Leading in the new disrupted world of work is different to a few decades before. In a worth reading interview, Eva-Lotta Sjöstedt has already delivered first insights into the major challenges of leading today. But what is really essential for being not only a leader but a pathbreaking leader in times of digitalization? Susan Uthayakumar answers this question in the following interview. She points out, that she has learned two lessons that really stand out throughout her career. Be curious about it and find out more about the biggest leadership challenges!
Susan has been with Schneider Electric for the past 13 years working in both the U.S. and Canada. She is currently the Country President for Canada responsible for the entire operation of Schneider Electric Canada.
Previous to this role, she worked in a variety of roles including leading National Sales; leading the Building Business Unit in Canada, Finance leadership roles in the U.S. and Canada and leading Acquisitions for North America. In her tenure with Schneider, Susan has been a key player in transforming the company from a product manufacturer to a specialist in energy management and efficient technologies.
Susan holds Board positions with Canadian Manufacturers and Exporters, Electrical Federation of Canada, and the France-Canada Chamber of Commerce.
Customers and Employees must be seen as the pillars of companies
Susan, you are leading one of the largest electrical manufacturers in the world, tell us a bit of how your daily routine looks like? What’s the first thing you do when you arrive in the office in the morning?
My day is usually anything but routine, however I do take some time each morning, normally on the drive in, to reflect on the day or week before. Doing this with a fresh mind in the morning helps me calibrate and be prepared for what lies ahead. I also try to start my day by either connecting with employees or working on a customer facing activity. Customers and Employees are the two pillars of Schneider and I feel good about starting the day focused on one of these pillars.
Two things are essential for being a good Leader
You have been with Schneider Electric Canada for many years holding various leadership roles before assuming the Country President position, what is the one most valuable lesson you learnt working your way up to the top that you can share with our readers?
This is a great question, and an important one. I have learned many lessons throughout my career, but there are two that really stand out:
First, I learned the importance of having the courage and confidence to get out of my comfort zone, early. There was always a feeling of vulnerability each time, but the varied experiences helped build depth and resilience which are essential for being a good leader.
Second, leading with a moral compass. As a leader of the country, there are often tough or difficult decisions to be made. To best balance the needs of the company, customers, and employees, I always drive the decision by looking at doing what’s right. Sometimes it may not be the most popular decision, but leading with this discipline guides the best outcome for the situation, and for everyone.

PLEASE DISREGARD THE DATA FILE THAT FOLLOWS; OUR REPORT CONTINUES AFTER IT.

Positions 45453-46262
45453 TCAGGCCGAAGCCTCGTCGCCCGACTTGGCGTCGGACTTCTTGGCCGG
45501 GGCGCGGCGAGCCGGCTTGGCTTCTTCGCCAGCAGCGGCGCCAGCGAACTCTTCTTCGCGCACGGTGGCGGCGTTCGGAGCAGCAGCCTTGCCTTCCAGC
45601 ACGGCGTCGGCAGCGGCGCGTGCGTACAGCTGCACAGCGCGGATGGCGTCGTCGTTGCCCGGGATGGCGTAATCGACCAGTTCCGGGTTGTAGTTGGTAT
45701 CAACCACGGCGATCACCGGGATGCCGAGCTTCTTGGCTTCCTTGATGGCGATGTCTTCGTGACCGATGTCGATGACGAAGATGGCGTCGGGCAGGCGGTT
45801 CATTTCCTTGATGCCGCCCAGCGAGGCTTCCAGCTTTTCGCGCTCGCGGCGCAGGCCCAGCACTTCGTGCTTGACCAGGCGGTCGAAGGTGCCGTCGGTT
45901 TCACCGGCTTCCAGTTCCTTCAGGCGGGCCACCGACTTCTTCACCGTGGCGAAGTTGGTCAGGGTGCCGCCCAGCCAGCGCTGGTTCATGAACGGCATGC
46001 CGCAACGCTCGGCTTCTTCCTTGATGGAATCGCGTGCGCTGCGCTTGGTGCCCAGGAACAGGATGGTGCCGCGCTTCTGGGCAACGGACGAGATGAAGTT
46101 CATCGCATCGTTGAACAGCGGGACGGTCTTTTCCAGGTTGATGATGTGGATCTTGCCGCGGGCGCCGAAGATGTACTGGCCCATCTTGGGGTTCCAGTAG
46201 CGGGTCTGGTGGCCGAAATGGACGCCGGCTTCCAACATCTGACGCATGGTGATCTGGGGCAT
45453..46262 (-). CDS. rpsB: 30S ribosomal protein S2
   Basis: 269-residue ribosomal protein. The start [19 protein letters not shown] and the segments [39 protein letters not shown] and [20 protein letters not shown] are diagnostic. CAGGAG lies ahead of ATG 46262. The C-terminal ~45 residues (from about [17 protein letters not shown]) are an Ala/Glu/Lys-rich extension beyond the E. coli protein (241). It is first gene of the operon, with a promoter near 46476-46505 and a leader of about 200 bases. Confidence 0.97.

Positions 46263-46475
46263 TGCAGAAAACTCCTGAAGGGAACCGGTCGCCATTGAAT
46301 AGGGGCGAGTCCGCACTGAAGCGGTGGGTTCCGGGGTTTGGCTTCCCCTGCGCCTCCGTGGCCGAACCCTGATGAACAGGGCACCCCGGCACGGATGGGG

Smart Decisions are vital to preserve the economy and protect the earth
Let’s talk about technology and digital transformation, what does it mean for you and for your company and what are the biggest challenges you are encountering today?
As the demand for energy continues to skyrocket, and digitization is unfolding at record speed, we know that digital transformation is a key driving force of all our markets today and that the Internet of Things is here and opening up huge opportunities for all businesses. At the same time, it’s crucial that businesses and industry, who are significant users of energy, are also stewards of the environment. Businesses and industry leaders must take the necessary steps and make smart decisions that will preserve the economy for our businesses, and more importantly, protect the earth for future generations. It’s estimated, for example, that by 2050, there will be 2.5 billion more people living in cities than today.
We are talking about nearly 10 New Yorks to be created every year, for the next 30 years.
Susan Uthayakumar, Country President, Schneider Electric, Canada
At Schneider Electric, we are proud to lead the digital transformation of energy and automation, for efficiency and sustainability for our customers.
Power and Digital is our collective challenge and opportunity
How do you see the world of business and society in the next five to ten years as far as digital is concerned?
The technology revolution is transforming our world and occurring at an unprecedented speed. We have all watched over the past 20 years how digital technologies have altered our lives and the business landscape in ways largely unimagined during the early days of the Internet revolution. When we look at our customers, we say the present is digital. The social and digital platforms such as Facebook, LinkedIn, Spotify, and others have already had vast impacts on individuals. The first wave of the internet was all about connecting people. The next wave of the internet is the Internet of Things – connecting the 5 billion people to 30-50 billion things and machines. So, with IoT we are today where we were with the Internet of People in the 90s. The IoT is now digitizing things. More capability will come as we unleash more data as a result of this. And IoT is getting boosted by both Artificial intelligence and Augmented Reality. Therefore, power and digital is our collective challenge and opportunity. We need to be smart on how we use energy and other resources (with the help of digitization) so that the future generations can have a sustainable world!